For people rooted in the study of sport and its origins, culture remains an integral part, an essential component. It is the powerful force that inspires children to play, adults to take families to football games and watch them together on TV. Novy Kapadia was more than a historian, his contribution greater than mere documentation or his commentary work; his role has transcended all of his contributions to the Indian game by single-handedly keeping the fans’ passion alive for more than five decades in the sport. Novy was the culture of Indian football in its entirety, the relentless pursuit of one man to spread the gospel of the beauty and pitfalls of Indian football.
PURE LOVE FOR THE GAME
In an era when local gaming chronicles were nascent and perhaps waning, its contribution through years of magazines, shows, newspapers and websites is unprecedented. He was editor-in-chief of the Durand newspaper for many years and gave voice to matches in the I-League and its predecessor, the National Football League (NFL).
What is perhaps less well known is his love of the sport up close. Ambedkar Stadium was his second home and he would ask for the line-up and study it in great detail, regardless of the stature of the match.
He also conveyed the importance of watching sports up close to all of the capital’s aspiring sports writers, including this author. He was the most accessible person in Indian sports circles, as he responded to a Facebook message as easily as he did to a WhatsApp SMS.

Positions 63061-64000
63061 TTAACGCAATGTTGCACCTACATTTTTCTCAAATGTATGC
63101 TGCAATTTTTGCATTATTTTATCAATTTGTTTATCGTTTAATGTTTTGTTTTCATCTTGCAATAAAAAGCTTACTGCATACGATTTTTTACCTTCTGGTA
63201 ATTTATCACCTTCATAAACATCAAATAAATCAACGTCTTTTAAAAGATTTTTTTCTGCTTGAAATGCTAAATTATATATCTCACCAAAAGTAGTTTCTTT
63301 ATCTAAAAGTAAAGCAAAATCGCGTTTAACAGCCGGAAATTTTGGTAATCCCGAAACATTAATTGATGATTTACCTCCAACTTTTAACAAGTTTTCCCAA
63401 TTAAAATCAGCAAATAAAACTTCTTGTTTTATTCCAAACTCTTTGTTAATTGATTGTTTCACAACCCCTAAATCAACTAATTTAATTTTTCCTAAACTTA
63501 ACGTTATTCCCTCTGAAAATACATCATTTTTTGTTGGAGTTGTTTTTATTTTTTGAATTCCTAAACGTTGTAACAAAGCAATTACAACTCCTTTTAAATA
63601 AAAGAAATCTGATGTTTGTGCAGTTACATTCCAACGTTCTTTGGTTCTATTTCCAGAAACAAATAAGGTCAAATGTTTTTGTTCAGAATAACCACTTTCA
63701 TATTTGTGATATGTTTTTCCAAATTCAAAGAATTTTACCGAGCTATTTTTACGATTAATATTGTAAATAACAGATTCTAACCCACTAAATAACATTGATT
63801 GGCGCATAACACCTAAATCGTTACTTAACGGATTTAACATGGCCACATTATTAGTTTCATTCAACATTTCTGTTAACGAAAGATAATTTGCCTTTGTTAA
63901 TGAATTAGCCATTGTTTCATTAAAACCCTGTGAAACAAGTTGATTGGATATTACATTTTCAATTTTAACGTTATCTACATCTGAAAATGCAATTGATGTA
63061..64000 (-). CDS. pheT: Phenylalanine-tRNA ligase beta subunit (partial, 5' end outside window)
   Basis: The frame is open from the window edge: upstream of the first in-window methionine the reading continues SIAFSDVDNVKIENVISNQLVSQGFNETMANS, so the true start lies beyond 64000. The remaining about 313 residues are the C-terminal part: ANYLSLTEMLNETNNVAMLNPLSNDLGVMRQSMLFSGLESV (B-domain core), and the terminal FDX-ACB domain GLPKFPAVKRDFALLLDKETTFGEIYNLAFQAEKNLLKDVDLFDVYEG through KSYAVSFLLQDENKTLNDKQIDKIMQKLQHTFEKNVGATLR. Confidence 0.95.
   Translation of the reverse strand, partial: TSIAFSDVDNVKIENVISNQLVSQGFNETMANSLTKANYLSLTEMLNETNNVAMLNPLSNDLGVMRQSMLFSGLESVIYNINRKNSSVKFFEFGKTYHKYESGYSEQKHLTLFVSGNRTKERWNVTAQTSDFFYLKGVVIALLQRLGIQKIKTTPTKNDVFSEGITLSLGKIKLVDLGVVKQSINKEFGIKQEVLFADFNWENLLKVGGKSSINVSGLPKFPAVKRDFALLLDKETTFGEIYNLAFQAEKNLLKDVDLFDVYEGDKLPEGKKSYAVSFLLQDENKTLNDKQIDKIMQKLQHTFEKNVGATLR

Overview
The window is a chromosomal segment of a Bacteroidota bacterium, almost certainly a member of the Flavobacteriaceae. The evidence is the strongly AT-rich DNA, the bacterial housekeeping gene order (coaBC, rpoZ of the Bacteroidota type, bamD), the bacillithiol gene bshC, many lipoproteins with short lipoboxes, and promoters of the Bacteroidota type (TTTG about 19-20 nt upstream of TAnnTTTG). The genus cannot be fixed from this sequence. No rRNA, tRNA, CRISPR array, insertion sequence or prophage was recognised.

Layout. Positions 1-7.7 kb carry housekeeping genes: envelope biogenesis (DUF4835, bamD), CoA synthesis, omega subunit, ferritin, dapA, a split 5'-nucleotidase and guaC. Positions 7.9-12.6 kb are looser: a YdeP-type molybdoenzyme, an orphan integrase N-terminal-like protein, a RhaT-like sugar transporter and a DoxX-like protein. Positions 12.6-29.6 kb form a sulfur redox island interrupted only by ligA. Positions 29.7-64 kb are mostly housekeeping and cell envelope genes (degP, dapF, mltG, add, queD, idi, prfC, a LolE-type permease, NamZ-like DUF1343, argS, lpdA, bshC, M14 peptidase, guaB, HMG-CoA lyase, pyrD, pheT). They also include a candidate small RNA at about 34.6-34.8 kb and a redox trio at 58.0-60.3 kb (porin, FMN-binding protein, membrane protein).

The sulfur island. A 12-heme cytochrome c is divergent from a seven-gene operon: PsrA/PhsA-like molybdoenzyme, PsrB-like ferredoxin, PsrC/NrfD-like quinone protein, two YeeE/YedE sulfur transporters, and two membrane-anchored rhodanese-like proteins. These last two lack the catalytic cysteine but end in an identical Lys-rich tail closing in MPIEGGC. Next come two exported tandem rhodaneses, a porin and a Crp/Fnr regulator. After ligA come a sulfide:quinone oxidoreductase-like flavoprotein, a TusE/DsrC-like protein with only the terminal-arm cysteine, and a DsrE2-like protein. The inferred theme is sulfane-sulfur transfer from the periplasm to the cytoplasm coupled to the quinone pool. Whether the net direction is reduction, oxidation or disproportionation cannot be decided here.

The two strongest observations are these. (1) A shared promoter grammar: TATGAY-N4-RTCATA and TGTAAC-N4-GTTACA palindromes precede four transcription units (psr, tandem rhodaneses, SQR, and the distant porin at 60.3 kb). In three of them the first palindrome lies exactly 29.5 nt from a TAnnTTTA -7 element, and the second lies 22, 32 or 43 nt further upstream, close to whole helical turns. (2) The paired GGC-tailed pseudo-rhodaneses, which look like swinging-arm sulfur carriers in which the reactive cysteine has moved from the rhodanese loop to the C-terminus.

Even through all the hollows Indian football has gone through, Novy has never been cynical. He spoke of the game with great poise and tone and was unfazed at the microphone. Harsha Bhogle’s tweet mentioned that he was « a sports fan of the highest purity ». His love for the game transcended any administrative policy or field results. He was there for the sport and the listeners were there to testify to his boundless dedication.
Novy Kapadia loved all sports, but football was part of him. You could see the joy reflected on him when he talked about football; in any case with Novy joy and happiness were seldom far away. Few people have given as much to his profession as Novy has. A sports fan of the utmost purity. – Harsha Bhogle (@bhogleharsha) November 18, 2021
Those who know him closely will remember his fondness for all sports, be it tennis, cricket or otherwise. His work on mega-events such as the Olympics, Asian Games and Commonwealth Games spanning more than three decades also remains unmatched.
He was also a showcase for many Indians who began to follow the world game in the 1980s. The FIFA World Cup was incomplete in India without his voice as they brought events to life on the pitch. He would voraciously consume football and speak as easily of the English or Italian leagues as he does of the Delhi State League. You didn’t have to know Novy to guess he had voluminous ratings on every game he intended to comment on.
It was his sister, the late Bunny Page, who brought the book « The Ashes Crown the Year by Jack Fingleton » which « instilled in him a lifelong passion for reading all kinds of sports. »